Come Together - Dresden und der 13. Februar
Barbara Lubich

On February 13 and 14, 1945, Dresden was the target of Allied bombing raids. The subject of the “senseless” destruction of an “innocent” cultural city so shortly before the end of the war was immediately exploited for propaganda purposes. This myth, founded by Goebbels, proved to be an excellent means of mobilizing against the West even in times of the East-West conflict. While in the 80s the peace movement used February 13th to protest against war and rearmament, the date became interesting for completely different groups with the change:
Since 2005, some of the largest neo-Nazi marches in Europe have taken place on February 13th in Dresden. The clashes between neo-Nazis, police and counter-demonstrators determine the picture of the day. The traditional commemoration has turned into a street controversy that moves the whole city. Many differing opinions collide. In front of the silhouette of the city, the film creates a dialogue between these different positions. Through the voices of the protagonists, the film looks back on the history of remembrance since 1945 and at the same time reflects the current development. The change that the memory discourse underwent in Dresden has continued to gain momentum since 2012.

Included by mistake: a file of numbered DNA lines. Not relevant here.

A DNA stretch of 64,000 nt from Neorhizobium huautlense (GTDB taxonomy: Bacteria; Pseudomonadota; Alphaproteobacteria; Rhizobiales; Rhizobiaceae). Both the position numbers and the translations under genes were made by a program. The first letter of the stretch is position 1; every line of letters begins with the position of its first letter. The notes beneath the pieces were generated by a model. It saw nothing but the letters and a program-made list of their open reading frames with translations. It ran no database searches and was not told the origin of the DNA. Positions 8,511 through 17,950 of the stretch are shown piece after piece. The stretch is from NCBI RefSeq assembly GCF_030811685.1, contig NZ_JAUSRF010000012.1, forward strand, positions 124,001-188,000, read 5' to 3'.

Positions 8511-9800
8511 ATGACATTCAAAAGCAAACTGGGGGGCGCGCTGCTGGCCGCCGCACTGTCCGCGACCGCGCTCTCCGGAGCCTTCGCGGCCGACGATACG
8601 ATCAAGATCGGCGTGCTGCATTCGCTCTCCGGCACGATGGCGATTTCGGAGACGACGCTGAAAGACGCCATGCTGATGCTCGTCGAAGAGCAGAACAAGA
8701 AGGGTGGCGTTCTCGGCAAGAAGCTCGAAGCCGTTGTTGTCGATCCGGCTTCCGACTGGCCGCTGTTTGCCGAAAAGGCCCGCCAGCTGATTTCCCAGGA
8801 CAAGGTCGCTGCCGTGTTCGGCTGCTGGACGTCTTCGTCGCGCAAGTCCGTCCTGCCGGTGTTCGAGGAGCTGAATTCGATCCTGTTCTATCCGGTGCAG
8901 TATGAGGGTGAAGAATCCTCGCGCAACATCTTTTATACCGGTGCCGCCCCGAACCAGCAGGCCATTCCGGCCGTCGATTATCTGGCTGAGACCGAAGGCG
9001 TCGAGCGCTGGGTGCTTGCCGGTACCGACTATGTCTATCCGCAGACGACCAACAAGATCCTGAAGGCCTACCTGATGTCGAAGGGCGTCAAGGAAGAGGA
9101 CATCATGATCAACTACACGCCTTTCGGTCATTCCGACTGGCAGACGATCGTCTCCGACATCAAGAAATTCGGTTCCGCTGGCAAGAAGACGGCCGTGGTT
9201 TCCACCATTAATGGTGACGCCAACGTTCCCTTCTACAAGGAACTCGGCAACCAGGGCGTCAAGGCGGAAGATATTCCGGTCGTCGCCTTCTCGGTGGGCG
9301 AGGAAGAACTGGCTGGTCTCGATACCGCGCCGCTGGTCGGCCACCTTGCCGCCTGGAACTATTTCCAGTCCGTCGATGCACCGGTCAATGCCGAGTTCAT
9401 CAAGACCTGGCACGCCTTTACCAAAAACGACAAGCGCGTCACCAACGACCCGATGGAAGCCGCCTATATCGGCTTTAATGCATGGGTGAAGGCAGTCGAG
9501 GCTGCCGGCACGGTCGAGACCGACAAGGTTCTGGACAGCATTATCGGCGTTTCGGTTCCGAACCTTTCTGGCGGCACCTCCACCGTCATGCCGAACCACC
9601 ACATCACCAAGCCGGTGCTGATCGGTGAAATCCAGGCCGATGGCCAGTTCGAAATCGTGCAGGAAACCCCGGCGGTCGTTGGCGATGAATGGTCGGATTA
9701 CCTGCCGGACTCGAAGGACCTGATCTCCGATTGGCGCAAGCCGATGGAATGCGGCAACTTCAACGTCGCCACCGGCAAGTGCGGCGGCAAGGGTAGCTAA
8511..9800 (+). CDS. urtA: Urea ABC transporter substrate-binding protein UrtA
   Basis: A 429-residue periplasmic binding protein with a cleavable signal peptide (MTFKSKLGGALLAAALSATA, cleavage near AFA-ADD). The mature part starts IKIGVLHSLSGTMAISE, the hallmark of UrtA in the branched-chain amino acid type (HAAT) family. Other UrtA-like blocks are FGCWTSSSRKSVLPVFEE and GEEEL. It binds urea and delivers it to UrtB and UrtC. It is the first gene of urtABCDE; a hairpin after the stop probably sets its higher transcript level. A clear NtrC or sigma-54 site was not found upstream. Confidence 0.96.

"Come Together - Dresden und der 13. Februar" by Barbara Lubich, 95 min